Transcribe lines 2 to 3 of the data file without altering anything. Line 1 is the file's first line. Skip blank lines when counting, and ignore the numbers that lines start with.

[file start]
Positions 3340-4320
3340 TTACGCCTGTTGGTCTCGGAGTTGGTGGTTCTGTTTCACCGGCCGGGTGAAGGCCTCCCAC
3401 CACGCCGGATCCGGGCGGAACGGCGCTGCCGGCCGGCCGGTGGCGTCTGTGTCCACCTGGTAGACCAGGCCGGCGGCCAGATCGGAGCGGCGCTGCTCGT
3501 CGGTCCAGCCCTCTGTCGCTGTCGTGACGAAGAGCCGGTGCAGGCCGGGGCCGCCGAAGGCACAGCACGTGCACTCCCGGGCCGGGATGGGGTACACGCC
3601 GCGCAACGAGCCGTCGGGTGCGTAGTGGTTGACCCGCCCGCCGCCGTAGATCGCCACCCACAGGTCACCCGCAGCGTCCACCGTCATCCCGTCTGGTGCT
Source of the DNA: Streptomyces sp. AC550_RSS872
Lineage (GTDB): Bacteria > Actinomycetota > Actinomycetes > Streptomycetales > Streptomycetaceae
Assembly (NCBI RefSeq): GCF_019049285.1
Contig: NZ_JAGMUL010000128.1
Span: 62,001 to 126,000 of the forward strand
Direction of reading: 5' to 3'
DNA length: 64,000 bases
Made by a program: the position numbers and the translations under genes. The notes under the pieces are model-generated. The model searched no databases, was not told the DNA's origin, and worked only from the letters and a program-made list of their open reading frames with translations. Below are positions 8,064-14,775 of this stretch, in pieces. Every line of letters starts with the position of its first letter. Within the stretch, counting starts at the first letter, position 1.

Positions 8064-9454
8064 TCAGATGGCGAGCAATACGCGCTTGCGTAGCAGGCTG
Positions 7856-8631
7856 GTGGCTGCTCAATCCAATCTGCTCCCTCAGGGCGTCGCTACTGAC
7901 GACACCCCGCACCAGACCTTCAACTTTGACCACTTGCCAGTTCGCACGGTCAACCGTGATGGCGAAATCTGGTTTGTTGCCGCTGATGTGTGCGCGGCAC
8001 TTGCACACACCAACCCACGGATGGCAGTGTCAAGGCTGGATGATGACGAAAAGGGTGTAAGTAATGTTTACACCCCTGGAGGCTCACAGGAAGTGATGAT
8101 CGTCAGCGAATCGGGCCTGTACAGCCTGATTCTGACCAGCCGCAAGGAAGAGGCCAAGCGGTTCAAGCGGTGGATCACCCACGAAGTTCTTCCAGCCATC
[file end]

3340 TTACGCCTGTTGGTCTCGGAGTTGGTGGTTCTGTTTCACCGGCCGGGTGAAGGCCTCCCAC
3401 CACGCCGGATCCGGGCGGAACGGCGCTGCCGGCCGGCCGGTGGCGTCTGTGTCCACCTGGTAGACCAGGCCGGCGGCCAGATCGGAGCGGCGCTGCTCGT